The Scene: 1. is the Toulon harbour near Digne in south east France (near Monaco) in 1815.There followed 1825 scenes in Paris and Montreuil-sur-Mer (in the North West near Calais).The Set: The Orchestra was at the rear of the stage on a platform, two metres off the stage floor. Large props were stored beneath. The black gauze that hid the orchestra acted as a projection screen for Benedict Chau’s stills.The stage floor had a blue-grey painted cobblestone fan pattern, a huge amount of artwork but most effective and worthwhile.Designer Owen Davis is renowned for his highly realistic sets. The construction team must have been truly dedicated and often left wondering ‘why did we volunteer?’ But Owen’s concepts are ingenious, and the resultant satisfaction must have been highly rewarding. The production’s sets were as good as the professional touring companies; in fact, I would even go a step further and say ‘better’. Owen designed a bridge, a huge ship’s mast, a dock yard, slums, a wealthy gated home, a wedding reception and a revolutionary headquarters. Every set could move so quietly that performers – like Javert – carried on with their monologues undisturbed.There was an excellent handcart, but when a full sized, functional ox cart arrived on the stage and managed to lose a wheel on cue, this was clever designing.The house on the left was a two-storey lathwork premises; the wood having a natural weathered appearance. This set was like a book, the house front swung around to reveal the bawdy inn and brothel within. The tables and benches looked as though they were solid oak, but the crew and cast seemed to move them and the large crates etc. around easily. There were doors leading to the parlours of love. The staircase and balcony were of solid construction, being proved by the energetic romantic couple on the landing.Although Shelly Miller has many productions to her credit, faced with one of the most ambitious shows that any group can put on, she was pleased to get extra advice from Don Allen and Mike Hart. The complex lighting design started with the proscenium curtains being illuminated in the French flag’s red, white and blue. There then followed 150-minutes of tight spotlight operation (Lachlan Kessey, Bailey Fellows), the LEDs were used to the full with narrow beams, subtle colours and clever lighting levels. Fine work by Shelly.The complex sound design was the incredible work of Guy Jackson. The design included a 15-piece, beautifully balanced orchestra, and two dozen microphone headsets (courageously managed by Suzy-June Wakeling) along with the usual sound effects and recorded music. The sound operators Chelsea Cook and Jade Gurney handled the whole task with a gentle hand. One sound channel seems to be overloading a speaker which was popping and close to blowing, but this is a technical glitch not an operator’s fault.Stage manager Rob Warner was assisted by Emily Brown and an amazing stage crew (Suzy June Wakeling, Sarah Zuiddam, David Zuiddam and Jacqui Warner) who were incredibly silent in their scenery movement. Some of the sets were massive, but thanks to the skills of set designer Owen Davis the large items were mounted on quality wheels and castors. This meant that even the construction of the large barricade took less than a minute, with most scene changes taking only 20 – 30 seconds. Tremendous work. The dozens of props, including the usual hats, bags, church furniture and alter treasures were sourced and selected by Lesley Sutton. However, this show required numerous daggers and knives, then of course the four-kilogram muskets. These replicas were superbly crafted by Raymond Egan, looked most authentic and certainly added to the reality of the drama.With such a large cast (almost 50) and so many set movements the safety of the dozen youngsters had to be taken into consideration and so Kylie Barr and Emma Redgwell became child wranglers.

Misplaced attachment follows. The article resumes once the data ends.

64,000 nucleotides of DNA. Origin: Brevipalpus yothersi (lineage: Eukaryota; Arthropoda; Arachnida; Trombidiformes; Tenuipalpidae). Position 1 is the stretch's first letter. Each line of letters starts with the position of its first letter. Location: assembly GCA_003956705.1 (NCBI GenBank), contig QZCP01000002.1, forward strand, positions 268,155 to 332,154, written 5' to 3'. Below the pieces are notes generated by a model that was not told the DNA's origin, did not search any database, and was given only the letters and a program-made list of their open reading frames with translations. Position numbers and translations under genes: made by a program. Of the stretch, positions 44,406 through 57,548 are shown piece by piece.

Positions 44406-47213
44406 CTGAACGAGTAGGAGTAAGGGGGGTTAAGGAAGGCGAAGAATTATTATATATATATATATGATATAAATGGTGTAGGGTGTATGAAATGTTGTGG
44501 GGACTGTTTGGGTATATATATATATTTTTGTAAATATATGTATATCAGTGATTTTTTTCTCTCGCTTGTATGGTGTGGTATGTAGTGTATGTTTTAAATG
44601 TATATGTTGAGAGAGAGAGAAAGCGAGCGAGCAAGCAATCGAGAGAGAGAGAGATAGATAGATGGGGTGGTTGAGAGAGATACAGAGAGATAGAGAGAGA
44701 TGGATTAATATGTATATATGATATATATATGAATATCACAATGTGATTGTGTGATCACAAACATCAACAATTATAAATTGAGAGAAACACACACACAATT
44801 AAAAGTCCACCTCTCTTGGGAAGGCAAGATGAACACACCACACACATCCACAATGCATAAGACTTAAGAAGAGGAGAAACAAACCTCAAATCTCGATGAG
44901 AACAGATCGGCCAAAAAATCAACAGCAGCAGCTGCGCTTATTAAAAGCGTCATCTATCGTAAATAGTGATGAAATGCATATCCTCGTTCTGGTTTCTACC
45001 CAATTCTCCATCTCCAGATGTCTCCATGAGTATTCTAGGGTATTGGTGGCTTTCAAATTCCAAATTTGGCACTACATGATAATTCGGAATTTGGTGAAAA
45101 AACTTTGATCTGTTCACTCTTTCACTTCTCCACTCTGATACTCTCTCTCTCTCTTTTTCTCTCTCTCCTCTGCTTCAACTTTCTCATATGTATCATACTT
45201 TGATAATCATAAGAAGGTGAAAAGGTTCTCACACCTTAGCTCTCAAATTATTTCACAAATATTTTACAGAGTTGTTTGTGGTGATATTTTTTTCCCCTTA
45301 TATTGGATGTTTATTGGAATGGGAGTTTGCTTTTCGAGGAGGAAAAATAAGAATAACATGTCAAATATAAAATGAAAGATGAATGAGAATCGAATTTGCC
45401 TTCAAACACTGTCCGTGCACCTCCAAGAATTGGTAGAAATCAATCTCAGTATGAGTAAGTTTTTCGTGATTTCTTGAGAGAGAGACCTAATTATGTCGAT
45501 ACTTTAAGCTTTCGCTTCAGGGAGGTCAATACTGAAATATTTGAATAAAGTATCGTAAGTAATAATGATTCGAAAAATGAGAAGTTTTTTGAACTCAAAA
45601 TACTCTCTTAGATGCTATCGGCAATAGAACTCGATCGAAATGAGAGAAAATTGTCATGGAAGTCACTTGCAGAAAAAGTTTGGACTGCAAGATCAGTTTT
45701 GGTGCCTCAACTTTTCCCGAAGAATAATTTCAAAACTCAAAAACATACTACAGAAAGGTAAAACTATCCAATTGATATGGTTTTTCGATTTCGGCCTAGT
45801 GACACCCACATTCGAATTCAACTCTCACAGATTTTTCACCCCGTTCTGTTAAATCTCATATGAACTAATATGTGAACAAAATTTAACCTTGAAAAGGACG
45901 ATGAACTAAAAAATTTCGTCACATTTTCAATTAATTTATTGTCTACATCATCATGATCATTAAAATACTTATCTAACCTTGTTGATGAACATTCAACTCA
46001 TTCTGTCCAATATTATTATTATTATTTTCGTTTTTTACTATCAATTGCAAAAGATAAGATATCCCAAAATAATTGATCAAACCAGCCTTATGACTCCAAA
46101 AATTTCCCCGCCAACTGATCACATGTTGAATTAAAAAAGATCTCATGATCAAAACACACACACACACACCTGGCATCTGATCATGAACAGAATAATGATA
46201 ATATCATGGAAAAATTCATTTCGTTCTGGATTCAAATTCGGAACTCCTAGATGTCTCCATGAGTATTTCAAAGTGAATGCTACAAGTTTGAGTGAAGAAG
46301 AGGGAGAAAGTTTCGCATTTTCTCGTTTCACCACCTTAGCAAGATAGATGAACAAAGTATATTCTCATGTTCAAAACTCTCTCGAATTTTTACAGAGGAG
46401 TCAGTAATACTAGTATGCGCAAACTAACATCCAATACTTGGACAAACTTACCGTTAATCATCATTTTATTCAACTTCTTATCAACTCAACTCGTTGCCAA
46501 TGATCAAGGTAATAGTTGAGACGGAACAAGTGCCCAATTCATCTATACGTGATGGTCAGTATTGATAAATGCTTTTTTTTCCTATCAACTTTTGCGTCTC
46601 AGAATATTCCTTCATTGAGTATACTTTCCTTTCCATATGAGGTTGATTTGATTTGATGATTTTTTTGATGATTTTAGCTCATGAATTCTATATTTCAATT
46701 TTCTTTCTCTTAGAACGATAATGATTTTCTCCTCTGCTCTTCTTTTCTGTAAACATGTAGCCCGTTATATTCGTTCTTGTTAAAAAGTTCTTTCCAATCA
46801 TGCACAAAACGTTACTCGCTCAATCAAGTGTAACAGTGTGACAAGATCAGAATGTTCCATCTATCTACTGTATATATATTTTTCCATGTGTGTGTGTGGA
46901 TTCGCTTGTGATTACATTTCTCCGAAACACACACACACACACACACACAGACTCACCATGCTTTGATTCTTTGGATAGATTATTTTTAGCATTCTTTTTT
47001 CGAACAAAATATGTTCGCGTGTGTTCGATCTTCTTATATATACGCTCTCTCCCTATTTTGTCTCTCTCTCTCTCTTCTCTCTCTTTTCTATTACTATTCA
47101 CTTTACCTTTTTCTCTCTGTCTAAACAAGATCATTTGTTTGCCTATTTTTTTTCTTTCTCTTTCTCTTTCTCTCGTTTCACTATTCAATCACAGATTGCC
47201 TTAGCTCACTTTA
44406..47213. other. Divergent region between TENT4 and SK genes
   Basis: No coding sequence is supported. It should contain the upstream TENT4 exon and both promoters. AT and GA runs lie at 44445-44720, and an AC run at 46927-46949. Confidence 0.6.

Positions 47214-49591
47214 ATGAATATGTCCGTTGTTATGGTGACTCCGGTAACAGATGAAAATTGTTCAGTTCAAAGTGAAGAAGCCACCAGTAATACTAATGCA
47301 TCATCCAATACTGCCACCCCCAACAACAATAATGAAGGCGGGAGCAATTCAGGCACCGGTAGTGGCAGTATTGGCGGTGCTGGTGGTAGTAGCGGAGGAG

After 19 years in jail for stealing bread, Jean Valjean (Paul Hayward) is released. Rejected by society, the old Bishop Myriel of Digne (John Taylor) takes Valjean in, feeds him and shows mercy. However, Valjean runs off with the church’s silverware. The police capture Valjean, but the Bishop pretends that he gave it to him; he is released. The Bishop points out that his life has been ‘spared for God’ and that he must become an honest man. When Valjean steals a coin from a young boy, who reports Valjean the police. If caught again, as a reoffender he will be hung; and so, he assumes a new identity – Monsieur Madeleine.